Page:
Go: Understand the Empty Interface

Vincent Blanchon
A Journey With Go
Published in
4 min readAug 13, 2019

Illustration created for “A Journey With Go”, made from the original Go Gopher, created by Renee French.

An empty interface can be used to hold any data and it can be a useful parameter since it can work with any type. To understand how an empty interface works and how it can hold any type, we should first understand the concept behind the name.


Here is a good definition of the empty interface by Jordan Oreilli:

An interface is two things: it is a set of methods, but it is also a type.

The interface{} type is the interface that has no methods. Since there is no implements keyword, all types implement at least zero methods, and satisfying an interface is done automatically, all types satisfy the empty interface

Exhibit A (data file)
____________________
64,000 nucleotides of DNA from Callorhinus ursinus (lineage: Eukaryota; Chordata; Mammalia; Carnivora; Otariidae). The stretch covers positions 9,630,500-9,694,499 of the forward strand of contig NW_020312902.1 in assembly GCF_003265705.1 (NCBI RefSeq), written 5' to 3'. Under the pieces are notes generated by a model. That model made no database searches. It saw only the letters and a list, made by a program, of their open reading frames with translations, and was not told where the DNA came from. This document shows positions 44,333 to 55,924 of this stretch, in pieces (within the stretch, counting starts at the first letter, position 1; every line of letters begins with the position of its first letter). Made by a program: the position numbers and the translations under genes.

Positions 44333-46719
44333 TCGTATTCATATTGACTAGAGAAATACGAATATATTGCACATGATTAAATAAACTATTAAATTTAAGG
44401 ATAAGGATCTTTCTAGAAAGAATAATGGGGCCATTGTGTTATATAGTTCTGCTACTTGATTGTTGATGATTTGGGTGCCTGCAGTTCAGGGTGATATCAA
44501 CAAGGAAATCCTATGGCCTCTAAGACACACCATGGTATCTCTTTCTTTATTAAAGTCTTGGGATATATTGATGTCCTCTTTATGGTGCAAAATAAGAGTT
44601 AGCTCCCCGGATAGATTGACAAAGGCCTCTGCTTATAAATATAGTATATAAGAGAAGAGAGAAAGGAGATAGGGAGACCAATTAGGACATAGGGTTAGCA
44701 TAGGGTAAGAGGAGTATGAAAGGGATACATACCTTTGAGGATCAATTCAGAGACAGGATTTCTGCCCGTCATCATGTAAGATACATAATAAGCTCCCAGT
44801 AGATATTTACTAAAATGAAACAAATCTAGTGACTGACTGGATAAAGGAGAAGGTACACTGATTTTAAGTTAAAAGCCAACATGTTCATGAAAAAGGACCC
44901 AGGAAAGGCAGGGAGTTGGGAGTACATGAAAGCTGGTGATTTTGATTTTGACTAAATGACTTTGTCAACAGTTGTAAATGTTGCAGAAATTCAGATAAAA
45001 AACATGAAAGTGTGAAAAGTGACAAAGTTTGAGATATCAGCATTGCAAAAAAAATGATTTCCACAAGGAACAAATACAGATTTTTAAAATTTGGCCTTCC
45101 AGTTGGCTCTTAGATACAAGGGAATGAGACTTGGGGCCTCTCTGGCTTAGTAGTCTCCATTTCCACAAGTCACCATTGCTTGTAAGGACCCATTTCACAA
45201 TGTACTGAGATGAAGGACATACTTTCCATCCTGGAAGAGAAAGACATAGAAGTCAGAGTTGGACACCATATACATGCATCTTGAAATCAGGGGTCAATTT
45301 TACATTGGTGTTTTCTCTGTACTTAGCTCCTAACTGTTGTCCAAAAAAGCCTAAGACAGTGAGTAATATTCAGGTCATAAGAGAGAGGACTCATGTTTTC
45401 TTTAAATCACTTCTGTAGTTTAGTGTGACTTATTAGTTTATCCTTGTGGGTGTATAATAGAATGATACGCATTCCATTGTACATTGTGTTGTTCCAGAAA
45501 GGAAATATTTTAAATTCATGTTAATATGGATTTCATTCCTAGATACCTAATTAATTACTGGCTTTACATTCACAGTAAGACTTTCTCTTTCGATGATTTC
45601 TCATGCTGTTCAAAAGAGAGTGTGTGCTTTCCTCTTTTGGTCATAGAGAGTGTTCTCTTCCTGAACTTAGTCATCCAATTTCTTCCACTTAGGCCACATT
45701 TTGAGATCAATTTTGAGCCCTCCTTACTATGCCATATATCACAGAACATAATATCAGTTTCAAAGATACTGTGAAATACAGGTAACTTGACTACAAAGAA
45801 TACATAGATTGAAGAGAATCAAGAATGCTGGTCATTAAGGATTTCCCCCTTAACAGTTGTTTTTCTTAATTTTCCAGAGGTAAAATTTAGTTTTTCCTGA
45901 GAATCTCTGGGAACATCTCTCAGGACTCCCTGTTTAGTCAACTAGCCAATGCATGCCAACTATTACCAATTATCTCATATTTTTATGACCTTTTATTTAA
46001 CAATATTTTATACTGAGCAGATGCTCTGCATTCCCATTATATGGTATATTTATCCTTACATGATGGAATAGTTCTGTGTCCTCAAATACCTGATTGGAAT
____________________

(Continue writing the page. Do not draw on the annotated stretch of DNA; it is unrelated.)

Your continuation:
A method with an empty interface as argument can therefore accept any type. Go will proceed to a conversion to an interface type to serve this function.

Russ Cox made a great article about the internal representation of the interfaces and explains that an interface is composed of two words:

  • a pointer to information about the type stored
  • a pointer to the associated data

Here is a representation by Russ in 2009 when runtime was written in C:

The runtime is now written in Go but the representation is still the same. We can verify that with printing the empty interface:


Both addresses represent the two pointers to type information and the value.

Underlying structure

The underlying representation of the empty interface is documented in the reflection package:

type emptyInterface struct {
typ *rtype // word 1 with type description
word unsafe.Pointer // word 2 with the value

Vincent Blanchon
A Journey With Go